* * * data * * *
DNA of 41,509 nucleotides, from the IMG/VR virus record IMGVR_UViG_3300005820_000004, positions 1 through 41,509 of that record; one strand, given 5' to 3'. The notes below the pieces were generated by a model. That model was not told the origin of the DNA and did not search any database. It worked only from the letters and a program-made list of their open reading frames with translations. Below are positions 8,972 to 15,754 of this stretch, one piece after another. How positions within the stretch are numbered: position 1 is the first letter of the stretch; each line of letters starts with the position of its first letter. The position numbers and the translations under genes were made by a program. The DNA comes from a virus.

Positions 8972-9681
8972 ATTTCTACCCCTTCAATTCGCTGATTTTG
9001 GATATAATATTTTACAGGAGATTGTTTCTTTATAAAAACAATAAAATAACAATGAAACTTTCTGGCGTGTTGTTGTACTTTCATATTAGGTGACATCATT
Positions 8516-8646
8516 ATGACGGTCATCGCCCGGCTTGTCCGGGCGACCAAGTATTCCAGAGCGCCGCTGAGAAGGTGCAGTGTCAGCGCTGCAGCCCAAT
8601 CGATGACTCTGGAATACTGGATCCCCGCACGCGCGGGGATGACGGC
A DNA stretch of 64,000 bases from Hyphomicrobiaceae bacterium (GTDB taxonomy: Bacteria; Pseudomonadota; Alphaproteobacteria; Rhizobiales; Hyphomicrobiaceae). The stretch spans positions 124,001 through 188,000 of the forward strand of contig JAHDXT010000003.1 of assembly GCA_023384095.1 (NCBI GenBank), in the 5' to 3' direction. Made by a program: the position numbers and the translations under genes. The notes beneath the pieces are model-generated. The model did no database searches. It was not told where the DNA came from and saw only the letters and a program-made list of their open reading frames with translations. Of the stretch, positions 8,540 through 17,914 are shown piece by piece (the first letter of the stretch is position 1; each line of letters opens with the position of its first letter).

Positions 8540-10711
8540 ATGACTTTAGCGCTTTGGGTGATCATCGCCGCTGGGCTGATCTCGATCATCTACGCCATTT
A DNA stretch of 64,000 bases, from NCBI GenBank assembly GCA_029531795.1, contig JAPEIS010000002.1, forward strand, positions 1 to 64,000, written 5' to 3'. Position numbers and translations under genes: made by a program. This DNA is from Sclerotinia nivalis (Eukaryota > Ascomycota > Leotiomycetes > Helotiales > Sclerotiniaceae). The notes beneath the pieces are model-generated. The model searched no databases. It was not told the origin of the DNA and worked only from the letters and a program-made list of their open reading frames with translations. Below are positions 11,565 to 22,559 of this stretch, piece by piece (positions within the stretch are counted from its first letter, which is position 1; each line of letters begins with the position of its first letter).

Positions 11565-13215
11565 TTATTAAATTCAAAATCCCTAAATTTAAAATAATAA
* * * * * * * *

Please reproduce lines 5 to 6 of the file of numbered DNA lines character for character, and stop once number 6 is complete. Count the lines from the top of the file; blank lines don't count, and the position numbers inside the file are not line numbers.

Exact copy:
Positions 8516-8646
8516 ATGACGGTCATCGCCCGGCTTGTCCGGGCGACCAAGTATTCCAGAGCGCCGCTGAGAAGGTGCAGTGTCAGCGCTGCAGCCCAAT